A contract of employment is one of the basic components to having a job that unless you’ve got reason to specifically refer to it, you might forget that it’s there at all.
In fact, some company owners and directors forego having one at all – it’s their company, they started it, they’re first in and last out everyday – so why do they need a piece of paper that says all that?
Well, there are several excellent reasons why directors should consider having a formal contract of employment.
One of the main advantages in having an official employment contract is that it can help evidence eligibility for directors redundancy pay in the event of a company liquidation.
Of course it’s possible to prove to the Insolvency Service that you actually were employed in the company.
They use a questionnaire to ascertain eligibility by asking whether a contract exists, the number of hours regularly worked each week, the length of time the business has been incorporated for, etc.
While a genuine relationship with the company doesn’t require a written contract – it is acceptable to have been working under an oral or implied contract – a written contract is likely to specify certain employment entitlements such as PILON payments (the right to receive pay in lieu of notice), or the right to carry over holiday days from one holiday year to the next, certain sick pay entitlements and protections etc.
All of this matters if the company is struggling financially.
The contract of employment will normally also define salary entitlement. For the directors of many limited companies, ‘salary’ or earnings may in practice be split between PAYE income and dividends issued by the company. When times are good, this may be a practical and efficient way of managing your income.
However, should things take a turn for the worse, not having received all or more of your salary through the company PAYE may in fact leave you at a disadvantage should the company ultimately go into liquidation.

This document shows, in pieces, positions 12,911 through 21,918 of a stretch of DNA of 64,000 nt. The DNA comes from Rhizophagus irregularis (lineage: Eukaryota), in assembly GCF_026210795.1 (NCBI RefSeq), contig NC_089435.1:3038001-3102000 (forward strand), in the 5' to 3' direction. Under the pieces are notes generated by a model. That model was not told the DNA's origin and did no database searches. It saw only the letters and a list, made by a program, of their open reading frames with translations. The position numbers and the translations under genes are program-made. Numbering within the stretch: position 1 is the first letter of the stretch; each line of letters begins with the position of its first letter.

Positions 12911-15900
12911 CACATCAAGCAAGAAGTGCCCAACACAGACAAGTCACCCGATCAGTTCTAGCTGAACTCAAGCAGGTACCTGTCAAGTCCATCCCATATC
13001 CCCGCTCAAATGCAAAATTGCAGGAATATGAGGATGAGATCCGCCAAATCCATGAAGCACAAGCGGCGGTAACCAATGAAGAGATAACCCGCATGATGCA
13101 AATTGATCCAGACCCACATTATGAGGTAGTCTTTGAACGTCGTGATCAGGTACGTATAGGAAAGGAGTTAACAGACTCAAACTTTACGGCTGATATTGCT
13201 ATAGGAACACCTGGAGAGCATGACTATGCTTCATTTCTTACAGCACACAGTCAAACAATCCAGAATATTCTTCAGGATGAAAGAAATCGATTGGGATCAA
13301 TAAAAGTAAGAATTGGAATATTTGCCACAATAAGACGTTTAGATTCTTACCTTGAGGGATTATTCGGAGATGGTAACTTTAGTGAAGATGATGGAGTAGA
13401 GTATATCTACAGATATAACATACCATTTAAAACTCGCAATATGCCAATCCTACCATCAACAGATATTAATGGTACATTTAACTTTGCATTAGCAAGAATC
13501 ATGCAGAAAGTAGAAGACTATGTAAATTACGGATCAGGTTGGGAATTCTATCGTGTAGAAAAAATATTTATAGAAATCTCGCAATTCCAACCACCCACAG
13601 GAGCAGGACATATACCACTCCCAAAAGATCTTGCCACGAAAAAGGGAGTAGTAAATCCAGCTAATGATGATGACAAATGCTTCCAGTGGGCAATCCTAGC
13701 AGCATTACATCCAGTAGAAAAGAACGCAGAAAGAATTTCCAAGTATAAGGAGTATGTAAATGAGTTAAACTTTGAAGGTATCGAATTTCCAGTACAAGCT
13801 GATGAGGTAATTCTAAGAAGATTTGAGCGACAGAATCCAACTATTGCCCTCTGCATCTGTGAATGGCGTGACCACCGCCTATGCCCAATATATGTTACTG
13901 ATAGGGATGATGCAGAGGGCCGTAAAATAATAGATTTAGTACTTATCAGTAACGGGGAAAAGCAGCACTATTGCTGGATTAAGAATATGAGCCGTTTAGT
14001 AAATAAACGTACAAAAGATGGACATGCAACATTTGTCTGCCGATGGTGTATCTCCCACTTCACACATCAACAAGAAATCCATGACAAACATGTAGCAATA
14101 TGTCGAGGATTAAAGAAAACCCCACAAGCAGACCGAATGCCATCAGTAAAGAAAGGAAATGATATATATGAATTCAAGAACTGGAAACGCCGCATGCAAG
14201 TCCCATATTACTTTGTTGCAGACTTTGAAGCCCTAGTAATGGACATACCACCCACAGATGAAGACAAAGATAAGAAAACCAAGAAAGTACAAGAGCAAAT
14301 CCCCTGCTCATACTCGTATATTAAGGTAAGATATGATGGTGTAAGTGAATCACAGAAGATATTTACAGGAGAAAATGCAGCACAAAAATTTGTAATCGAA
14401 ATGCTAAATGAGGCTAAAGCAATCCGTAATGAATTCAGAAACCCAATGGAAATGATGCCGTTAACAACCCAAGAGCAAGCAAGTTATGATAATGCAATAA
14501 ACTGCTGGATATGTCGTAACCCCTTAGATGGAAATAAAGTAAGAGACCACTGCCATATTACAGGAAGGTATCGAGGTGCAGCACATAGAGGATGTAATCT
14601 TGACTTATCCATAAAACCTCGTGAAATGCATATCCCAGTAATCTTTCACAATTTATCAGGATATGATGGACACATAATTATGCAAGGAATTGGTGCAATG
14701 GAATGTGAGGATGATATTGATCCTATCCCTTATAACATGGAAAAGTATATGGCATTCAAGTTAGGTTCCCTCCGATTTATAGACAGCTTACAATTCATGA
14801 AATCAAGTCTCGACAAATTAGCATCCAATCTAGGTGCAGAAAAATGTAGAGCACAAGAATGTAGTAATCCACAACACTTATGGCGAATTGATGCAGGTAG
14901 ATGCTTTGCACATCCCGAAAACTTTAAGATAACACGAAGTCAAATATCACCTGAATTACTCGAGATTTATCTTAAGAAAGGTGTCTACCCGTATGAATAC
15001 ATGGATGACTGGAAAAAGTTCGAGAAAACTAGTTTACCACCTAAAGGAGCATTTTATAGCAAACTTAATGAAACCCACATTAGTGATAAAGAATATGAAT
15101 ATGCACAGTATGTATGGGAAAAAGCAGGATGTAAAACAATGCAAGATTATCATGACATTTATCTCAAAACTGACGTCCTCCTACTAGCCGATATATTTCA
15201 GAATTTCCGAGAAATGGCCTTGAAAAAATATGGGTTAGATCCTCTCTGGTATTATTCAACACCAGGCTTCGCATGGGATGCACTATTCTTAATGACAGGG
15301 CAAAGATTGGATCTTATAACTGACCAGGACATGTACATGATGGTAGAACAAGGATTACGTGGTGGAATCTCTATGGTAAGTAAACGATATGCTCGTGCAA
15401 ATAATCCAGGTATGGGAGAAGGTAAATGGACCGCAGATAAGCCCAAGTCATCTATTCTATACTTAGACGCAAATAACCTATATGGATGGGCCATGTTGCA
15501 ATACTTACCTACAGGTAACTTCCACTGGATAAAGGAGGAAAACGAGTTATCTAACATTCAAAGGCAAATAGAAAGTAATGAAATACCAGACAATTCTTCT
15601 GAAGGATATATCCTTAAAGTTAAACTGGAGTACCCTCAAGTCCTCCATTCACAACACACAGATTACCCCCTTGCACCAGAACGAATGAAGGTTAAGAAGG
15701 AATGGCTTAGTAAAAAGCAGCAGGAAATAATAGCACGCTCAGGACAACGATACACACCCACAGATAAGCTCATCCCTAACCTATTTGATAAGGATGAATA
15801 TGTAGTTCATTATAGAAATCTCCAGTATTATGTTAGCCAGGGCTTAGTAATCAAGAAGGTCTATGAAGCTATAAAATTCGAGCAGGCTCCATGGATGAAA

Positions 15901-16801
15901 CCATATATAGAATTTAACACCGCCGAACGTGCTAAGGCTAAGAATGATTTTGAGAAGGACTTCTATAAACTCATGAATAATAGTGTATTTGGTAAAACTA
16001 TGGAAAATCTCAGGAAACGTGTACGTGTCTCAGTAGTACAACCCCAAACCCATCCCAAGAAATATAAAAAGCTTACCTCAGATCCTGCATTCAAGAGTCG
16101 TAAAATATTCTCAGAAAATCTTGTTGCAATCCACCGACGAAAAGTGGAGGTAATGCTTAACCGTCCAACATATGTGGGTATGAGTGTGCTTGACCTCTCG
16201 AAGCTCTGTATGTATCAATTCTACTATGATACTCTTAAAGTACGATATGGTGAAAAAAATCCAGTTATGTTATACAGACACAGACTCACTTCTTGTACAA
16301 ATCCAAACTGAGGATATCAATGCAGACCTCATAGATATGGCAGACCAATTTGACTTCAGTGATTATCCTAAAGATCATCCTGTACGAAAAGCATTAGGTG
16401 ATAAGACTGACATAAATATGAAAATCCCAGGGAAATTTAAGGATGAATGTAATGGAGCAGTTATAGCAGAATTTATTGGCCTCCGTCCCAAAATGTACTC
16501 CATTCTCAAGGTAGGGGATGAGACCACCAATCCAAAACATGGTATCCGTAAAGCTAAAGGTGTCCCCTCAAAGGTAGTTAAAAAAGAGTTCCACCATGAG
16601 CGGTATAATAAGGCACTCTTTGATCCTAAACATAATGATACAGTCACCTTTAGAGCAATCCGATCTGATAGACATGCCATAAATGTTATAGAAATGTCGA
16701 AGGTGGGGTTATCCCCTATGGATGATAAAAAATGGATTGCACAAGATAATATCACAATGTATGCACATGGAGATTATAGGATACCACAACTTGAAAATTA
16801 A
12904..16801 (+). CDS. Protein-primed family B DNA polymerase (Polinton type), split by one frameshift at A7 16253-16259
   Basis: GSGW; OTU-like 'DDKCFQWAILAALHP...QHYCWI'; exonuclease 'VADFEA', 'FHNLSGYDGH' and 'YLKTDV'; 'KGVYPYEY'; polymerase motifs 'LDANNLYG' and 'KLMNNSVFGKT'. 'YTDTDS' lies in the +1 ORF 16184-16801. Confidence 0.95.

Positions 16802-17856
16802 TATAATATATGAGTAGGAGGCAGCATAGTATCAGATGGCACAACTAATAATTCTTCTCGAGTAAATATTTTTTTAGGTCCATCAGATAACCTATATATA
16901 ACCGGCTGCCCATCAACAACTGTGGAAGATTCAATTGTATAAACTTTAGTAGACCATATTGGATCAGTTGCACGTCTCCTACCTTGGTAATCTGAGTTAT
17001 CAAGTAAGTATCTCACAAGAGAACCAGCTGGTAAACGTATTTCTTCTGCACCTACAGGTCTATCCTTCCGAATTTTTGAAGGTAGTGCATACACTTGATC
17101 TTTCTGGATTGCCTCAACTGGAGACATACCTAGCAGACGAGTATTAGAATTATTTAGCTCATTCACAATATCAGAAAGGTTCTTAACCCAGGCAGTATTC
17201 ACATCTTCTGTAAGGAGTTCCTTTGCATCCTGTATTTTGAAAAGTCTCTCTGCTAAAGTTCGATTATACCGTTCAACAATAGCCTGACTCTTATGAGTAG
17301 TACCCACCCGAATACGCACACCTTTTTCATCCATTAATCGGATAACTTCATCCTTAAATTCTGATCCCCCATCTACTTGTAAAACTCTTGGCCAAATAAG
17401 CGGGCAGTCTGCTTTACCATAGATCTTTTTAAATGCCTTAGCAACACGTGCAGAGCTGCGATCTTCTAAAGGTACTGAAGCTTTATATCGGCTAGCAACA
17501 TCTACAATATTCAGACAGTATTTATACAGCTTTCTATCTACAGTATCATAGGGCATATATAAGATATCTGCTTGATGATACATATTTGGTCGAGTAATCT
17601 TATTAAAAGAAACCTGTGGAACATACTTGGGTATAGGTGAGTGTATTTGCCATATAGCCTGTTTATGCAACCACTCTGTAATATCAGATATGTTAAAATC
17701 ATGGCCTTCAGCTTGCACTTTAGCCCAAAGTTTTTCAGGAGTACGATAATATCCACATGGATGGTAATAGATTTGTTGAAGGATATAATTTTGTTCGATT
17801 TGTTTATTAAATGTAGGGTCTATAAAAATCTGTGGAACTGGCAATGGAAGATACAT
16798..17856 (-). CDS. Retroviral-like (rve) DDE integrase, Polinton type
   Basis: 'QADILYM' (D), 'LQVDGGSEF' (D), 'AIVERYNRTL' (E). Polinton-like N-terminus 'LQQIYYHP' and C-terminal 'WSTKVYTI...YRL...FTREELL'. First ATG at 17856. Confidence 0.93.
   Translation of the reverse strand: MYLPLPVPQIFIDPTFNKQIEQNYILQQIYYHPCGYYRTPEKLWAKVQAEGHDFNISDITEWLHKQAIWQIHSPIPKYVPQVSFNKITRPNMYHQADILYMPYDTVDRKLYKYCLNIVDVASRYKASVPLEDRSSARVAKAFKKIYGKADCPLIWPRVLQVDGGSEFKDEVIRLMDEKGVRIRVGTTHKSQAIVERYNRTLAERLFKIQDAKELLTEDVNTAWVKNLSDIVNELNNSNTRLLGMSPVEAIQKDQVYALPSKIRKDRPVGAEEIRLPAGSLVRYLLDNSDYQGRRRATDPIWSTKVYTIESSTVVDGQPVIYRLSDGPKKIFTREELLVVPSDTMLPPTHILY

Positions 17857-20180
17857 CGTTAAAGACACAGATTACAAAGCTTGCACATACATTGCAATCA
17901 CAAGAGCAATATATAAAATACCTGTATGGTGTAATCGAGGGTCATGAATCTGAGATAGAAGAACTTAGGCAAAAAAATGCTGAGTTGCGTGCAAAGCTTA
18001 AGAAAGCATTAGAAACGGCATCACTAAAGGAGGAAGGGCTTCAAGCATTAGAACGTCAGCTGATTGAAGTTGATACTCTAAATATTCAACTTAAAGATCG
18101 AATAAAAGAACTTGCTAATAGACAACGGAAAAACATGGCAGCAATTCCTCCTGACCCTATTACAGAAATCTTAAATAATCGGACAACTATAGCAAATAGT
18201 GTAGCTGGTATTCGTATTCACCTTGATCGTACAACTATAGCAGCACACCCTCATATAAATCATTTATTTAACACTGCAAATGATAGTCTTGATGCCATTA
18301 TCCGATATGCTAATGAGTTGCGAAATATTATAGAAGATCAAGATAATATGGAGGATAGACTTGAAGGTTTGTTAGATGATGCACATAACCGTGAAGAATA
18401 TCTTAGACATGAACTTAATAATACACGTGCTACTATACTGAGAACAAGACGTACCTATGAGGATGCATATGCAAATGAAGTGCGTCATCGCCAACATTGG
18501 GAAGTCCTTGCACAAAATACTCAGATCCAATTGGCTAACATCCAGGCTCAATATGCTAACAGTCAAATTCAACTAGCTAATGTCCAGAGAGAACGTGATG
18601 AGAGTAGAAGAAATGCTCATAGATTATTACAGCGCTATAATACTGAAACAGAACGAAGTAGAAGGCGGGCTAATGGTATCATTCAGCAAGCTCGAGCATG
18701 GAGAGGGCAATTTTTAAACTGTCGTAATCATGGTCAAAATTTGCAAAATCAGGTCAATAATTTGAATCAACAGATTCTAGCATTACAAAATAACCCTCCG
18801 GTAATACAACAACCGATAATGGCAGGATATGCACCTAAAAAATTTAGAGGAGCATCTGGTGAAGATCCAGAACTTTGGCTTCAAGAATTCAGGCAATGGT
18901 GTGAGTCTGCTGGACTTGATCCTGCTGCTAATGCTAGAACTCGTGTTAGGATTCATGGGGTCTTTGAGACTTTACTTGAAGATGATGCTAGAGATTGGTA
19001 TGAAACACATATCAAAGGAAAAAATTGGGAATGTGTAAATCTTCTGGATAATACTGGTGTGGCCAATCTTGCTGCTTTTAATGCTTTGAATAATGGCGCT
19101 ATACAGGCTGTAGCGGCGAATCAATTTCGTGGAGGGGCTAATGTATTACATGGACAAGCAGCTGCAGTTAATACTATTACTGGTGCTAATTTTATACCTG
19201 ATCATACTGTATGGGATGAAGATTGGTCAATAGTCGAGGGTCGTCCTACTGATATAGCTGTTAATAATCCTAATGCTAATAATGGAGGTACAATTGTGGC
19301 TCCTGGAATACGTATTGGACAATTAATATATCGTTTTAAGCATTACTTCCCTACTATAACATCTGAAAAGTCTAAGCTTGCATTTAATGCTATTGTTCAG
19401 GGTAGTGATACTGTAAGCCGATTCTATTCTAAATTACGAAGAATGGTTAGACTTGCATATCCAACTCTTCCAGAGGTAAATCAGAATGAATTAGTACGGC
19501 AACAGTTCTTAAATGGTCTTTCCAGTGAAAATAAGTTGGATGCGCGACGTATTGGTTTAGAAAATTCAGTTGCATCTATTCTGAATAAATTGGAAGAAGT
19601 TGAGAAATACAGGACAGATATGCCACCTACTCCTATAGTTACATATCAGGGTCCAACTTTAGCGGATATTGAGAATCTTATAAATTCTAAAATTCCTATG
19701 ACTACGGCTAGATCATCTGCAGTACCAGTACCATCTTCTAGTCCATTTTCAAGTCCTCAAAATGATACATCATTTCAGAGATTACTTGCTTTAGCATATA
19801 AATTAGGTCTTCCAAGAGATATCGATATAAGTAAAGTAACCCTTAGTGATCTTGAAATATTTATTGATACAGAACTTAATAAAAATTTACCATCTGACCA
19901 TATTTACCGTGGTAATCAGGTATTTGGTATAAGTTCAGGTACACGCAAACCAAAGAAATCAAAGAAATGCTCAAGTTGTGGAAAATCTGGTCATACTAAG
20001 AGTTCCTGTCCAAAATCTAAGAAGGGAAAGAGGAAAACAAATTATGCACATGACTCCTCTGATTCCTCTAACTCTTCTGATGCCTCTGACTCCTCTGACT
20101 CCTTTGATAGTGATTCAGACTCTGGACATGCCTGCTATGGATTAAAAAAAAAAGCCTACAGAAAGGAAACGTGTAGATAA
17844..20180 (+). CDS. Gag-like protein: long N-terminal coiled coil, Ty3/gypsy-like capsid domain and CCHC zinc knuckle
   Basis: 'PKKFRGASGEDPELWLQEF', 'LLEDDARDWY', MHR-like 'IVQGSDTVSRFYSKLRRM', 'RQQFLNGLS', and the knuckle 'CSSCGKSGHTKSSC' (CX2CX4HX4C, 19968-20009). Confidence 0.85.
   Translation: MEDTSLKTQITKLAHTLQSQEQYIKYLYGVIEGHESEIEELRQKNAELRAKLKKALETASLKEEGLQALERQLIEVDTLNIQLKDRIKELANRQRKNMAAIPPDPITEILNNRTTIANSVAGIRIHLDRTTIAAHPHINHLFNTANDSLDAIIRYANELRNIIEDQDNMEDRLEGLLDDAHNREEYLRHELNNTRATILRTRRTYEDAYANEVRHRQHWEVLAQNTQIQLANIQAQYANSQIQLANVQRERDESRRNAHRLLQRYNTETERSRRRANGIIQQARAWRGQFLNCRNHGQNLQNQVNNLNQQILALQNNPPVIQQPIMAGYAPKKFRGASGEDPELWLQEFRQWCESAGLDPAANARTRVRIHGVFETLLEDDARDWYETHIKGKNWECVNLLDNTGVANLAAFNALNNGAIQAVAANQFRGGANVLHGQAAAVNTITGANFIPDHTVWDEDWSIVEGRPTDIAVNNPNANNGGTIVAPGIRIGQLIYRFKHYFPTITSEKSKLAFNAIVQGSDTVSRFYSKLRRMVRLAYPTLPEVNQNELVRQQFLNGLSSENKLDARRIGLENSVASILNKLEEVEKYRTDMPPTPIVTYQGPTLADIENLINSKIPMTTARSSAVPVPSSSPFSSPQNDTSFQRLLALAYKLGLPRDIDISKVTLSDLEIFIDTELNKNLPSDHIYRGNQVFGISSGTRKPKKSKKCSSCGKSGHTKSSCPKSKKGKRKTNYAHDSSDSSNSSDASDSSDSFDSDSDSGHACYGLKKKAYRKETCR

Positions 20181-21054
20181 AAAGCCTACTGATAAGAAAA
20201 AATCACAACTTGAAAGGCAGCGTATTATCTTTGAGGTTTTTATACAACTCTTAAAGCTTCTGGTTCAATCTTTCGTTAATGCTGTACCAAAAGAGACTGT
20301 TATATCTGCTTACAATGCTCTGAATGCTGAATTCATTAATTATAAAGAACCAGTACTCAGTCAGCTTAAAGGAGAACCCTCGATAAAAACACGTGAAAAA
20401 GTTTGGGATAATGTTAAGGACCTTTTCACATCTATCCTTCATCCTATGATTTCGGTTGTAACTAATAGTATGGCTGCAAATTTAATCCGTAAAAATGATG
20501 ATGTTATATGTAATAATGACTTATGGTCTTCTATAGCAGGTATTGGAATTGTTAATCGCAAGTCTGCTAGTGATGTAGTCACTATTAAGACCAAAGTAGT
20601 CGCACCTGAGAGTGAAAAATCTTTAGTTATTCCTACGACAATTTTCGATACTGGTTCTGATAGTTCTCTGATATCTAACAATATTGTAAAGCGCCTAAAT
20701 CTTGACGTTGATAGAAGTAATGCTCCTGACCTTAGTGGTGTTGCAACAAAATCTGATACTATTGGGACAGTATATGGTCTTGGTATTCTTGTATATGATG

Firstly, unlike dividend payments, director’s salary entitlements, paid through the company’s PAYE scheme, will not be subject to review as part of the liquidation process; a director is as entitled to receive salary payments, regardless of the company’s financial position as any other employee.
Secondly, the level of salary paid through PAYE will indicate your basic salary entitlement that will be used in any calculations for redundancy payments that the Redundancy Payments Service makes.
Like any other employee, a director can claim redundancy entitlements from the Redundancy Payments Service should the company enter insolvency, but only under certain circumstances and eligibility criteria.
There are four main factors used to determine whether a director will be eligible for redundancy pay and any additional benefits:
- Were they working under a contract of employment with the company – written, oral or implied?
- Was salary received through a PAYE scheme?
- Has the company been incorporated, active and trading for at least two years? (A requirement for redundancy pay only)
- Is there role either purely advisory or a non-executive capacity or do they perform additional duties?
It can be a confusing task working out what you may be entitled to in the event of a company’s insolvency. It is not something that your accountant will always know the answer to, either.
If you have any questions about your eligibility for redundancy pay as a director or any other queries about the process or your entitlements then get in touch with us today.
One of our team of experienced, expert advisors will arrange a free initial consultation with you to discuss your situation and what you could potentially be entitled to.
Redundancy Assist was formed for the sole purpose of helping directors make claims for their redundancy entitlements in the event of an insolvency.
We are the first company in the UK to receive full authorisation from the Financial Conduct Authority (FCA) to provide professional redundancy claims management services.
Let us use our expertise to help you today.